ent and a shabby ruin--a genuine antique if ever there was one, with those high-polished knobs all down the front, like an old-fashioned highboy, and Chippendale legs. To make up for its manifold imperfections the chef back in the kitchen had crowded it full of mysterious laboratory products and then varnished it over with a waterproof glaze or shellac, which rendered it durable without making it edible. Just to see that turkey was a thing calculated to set the mind harking backward to places and times when there had been real turkeys to eat.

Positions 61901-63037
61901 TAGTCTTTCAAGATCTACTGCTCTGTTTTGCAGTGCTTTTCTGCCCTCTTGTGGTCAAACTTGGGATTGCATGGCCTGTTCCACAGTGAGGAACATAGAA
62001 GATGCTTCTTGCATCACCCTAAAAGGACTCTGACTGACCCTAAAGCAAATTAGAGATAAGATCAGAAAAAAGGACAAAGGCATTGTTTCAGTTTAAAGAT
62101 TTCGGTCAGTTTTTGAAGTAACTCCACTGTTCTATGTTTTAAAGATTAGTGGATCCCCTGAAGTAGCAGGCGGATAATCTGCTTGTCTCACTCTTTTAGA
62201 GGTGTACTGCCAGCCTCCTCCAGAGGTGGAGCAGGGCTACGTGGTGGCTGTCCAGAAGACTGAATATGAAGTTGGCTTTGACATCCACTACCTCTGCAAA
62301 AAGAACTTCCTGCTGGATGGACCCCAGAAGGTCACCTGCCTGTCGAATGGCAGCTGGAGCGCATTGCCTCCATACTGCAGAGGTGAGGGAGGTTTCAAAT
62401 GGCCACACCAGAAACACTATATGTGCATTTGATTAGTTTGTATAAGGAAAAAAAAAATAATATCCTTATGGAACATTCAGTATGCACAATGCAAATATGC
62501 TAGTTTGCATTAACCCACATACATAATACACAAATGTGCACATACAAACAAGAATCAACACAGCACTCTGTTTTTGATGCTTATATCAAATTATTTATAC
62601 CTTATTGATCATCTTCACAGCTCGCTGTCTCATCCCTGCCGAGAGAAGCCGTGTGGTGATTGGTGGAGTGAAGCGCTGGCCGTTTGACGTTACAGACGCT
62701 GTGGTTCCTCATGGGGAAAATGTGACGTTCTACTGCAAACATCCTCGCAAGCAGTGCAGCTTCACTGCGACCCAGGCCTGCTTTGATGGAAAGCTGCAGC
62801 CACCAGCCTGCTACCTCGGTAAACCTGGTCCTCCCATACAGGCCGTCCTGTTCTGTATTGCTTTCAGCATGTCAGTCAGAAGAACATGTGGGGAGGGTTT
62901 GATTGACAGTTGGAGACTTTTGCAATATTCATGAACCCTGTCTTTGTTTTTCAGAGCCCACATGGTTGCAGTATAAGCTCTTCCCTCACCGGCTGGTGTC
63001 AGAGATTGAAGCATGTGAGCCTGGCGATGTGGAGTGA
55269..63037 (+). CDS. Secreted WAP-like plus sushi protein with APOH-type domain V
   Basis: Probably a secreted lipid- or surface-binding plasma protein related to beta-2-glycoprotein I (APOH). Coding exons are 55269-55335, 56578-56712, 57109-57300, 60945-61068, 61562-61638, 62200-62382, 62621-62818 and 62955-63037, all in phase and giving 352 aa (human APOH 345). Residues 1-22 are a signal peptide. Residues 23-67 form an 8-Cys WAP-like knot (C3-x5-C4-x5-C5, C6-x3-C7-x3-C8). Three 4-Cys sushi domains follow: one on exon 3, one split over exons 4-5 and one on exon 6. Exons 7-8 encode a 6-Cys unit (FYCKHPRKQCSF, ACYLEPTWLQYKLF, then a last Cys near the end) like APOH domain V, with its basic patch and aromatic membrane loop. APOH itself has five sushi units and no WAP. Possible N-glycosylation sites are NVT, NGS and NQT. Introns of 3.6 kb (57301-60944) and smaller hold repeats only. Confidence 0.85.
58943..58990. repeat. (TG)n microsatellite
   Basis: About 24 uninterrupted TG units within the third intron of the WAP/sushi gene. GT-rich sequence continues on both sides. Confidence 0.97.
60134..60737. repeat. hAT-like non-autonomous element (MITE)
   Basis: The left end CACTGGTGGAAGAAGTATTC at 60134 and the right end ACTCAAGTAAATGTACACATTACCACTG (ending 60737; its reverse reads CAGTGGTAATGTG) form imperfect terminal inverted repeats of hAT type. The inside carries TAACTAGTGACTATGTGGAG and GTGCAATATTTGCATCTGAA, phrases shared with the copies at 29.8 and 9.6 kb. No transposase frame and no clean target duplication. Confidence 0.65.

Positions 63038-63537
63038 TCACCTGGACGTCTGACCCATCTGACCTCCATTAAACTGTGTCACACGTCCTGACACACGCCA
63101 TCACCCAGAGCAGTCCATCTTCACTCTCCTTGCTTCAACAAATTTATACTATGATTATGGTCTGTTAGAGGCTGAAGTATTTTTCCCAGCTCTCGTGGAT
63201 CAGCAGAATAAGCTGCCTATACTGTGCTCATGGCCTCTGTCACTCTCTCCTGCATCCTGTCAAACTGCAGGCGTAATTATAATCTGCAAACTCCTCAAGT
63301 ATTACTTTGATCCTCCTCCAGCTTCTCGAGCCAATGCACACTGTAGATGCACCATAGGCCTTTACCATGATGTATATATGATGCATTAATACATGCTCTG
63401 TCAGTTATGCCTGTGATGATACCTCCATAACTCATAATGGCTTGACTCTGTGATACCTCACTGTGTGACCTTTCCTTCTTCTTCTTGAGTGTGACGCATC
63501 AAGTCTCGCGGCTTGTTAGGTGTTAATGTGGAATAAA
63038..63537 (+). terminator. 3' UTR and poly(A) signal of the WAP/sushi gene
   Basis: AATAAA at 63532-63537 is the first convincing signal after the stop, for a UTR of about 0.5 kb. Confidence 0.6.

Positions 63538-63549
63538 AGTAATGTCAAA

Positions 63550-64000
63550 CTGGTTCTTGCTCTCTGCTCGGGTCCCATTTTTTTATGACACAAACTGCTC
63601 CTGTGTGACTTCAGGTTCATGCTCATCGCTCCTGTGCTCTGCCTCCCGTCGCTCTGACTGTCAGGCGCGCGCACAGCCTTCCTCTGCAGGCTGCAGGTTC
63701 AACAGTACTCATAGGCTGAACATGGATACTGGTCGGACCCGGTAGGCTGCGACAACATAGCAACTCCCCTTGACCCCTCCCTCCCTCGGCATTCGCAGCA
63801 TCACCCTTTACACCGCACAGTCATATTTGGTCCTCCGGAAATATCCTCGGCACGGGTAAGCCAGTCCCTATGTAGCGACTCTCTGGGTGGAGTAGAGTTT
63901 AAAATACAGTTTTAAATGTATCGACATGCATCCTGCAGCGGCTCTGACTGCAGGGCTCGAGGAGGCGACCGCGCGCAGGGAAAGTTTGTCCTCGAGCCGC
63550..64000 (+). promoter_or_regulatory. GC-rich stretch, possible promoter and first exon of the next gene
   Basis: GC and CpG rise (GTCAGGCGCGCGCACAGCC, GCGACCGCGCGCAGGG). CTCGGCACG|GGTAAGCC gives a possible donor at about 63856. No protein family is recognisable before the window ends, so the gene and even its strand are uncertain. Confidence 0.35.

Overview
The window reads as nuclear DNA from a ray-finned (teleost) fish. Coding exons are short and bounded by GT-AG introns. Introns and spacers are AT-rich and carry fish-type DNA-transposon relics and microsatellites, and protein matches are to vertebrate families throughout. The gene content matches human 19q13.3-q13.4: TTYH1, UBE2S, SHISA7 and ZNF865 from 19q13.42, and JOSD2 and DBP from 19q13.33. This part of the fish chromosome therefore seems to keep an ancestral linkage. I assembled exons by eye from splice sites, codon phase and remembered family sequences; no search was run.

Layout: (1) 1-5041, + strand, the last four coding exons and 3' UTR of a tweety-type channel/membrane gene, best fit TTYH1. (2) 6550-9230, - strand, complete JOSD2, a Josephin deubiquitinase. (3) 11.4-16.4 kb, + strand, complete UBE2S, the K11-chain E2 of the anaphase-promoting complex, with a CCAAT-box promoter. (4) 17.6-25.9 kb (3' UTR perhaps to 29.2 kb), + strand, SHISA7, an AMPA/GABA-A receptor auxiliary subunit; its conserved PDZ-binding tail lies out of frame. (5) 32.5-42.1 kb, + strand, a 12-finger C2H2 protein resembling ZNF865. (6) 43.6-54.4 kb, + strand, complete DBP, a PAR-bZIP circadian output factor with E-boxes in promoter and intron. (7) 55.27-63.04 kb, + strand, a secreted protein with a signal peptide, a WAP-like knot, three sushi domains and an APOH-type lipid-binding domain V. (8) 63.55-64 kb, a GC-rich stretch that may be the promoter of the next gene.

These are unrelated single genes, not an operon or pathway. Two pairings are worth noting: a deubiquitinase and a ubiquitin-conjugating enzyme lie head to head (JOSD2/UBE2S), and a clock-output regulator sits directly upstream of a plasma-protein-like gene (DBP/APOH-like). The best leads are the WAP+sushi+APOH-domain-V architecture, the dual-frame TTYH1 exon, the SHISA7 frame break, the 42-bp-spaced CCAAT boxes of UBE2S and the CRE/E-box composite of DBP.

Back yonder in the old days we were a simple and a husky race, weren't we? Boys and girls were often fourteen years old before they knew oysters didn't grow in a can. Even grown people knew nothing, except by vague hearsay, of cheese so runny that if you didn't care to eat it you could drink it. There was one traveled person then living who was reputed to have once gone up to the North somewhere and partaken of a watermelon that had had a plug cut in it and a whol